It was faith.
So, like I said, in about six weeks I had what is now called The Secret Life of Sarah Hollenbeck, a Christian romantic comedy about a bestselling, rich, famous writer of steamy, provocative romance who must deal with the reality of who she has been and what she is known for when she decides to become a Christ-follower (and falls in love with her pastor). It's funny and features a relatable heroine and a swoon-worthy leading man, and more pop culture references than an issue of Tiger Beat magazine. (Do they still make Tiger Beat or did I just show my age?) I was fairly certain I was in for another long line of rejections, followed by eventual self-publishing. And that would have been okay. I was prepared for that. I was expecting that. I had learned so much, and I knew I wouldn't be crushed as I had been before. I had gained wisdom and experience and knowledge and...
I still didn't know anything.
I was accepted by a manuscript submission service, and thirteen days later, I was contacted by a major publishing house, requesting the full manuscript. The very next day after sending the manuscript, I was contacted again. My story had been read in one sitting, and it was going to the next step in the process. Over the next few months there were edits and revisions, proposals and pub boards. The Secret Life of Sarah Hollenbeck will be published on October 3, 2017 by Revell, a division of Baker Publishing Group.
My contract was for the one book, and I have no idea if Revell or any other publisher will ever want anything else I ever write. I have one more manuscript complete, two others that are getting close, and finally I think I know better than to pretend I have any idea about what's going to happen with them. For me, it's all about faith. It's knowing that regardless of what happens (or doesn't), I am blessed. It's understanding that I can only do what I can do. And it's choosing to look back with fondness and learn as much as I can from the moments when I thought I was actually in control of any of it.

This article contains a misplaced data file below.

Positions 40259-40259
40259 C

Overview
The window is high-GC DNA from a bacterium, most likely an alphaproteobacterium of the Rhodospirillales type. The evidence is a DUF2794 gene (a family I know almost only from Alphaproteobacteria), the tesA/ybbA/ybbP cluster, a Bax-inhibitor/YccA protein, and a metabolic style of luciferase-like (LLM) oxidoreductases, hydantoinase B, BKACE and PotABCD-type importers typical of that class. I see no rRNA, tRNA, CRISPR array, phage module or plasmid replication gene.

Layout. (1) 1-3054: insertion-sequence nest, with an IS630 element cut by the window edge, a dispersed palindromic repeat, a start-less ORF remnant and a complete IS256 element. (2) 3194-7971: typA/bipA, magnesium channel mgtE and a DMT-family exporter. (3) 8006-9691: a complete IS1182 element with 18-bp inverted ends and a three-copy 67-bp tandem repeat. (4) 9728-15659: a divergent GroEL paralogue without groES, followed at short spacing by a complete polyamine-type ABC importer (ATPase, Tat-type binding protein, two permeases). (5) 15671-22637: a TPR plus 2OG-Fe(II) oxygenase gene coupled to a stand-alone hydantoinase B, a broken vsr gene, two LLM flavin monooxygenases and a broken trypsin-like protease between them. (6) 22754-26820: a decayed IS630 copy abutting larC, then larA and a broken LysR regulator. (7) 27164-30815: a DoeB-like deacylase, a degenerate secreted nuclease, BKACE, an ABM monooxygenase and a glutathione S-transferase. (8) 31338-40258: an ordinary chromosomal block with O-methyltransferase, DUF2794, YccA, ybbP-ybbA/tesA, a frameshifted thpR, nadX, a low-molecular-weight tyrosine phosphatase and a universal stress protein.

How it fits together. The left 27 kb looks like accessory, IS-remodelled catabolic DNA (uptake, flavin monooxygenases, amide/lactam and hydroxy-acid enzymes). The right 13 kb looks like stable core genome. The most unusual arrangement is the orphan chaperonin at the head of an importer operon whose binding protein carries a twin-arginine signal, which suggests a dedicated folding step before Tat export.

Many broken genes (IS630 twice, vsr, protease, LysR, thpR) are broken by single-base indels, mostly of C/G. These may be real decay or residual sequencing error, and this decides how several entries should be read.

Wasn't that cute?
The Secret Life of Sarah Hollenbeck
Becoming a Christian is the best and worst thing that has ever happened to Sarah Hollenbeck. Best because, well, that's obvious. Worst because, up to this point, she's made her very comfortable living as a well-known, bestselling author of steamy romance novels that would leave the members of her new church blushing. Now Sarah is trying to reconcile her past with the future she's chosen. She's still under contract with her publisher and on the hook with her enormous fan base for the kind of book she's not sure she can write anymore. She's beginning to think that the church might frown on her tithing on royalties from a "scandalous" book. And the fact that she's falling in love with her pastor doesn't make things any easier.
With a powerful voice, penetrating insight, and plenty of wit, Bethany Turner explodes onto the scene with a debut that isn't afraid to deal with the thorny realities of living the Christian life.
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I'm generally pulled in a million different directions and I wouldn't trade it for the world. Here's a glimpse of my life - hope you enjoy it! And if there's a big lapse between posts, well, that's the way life goes in Amy's world.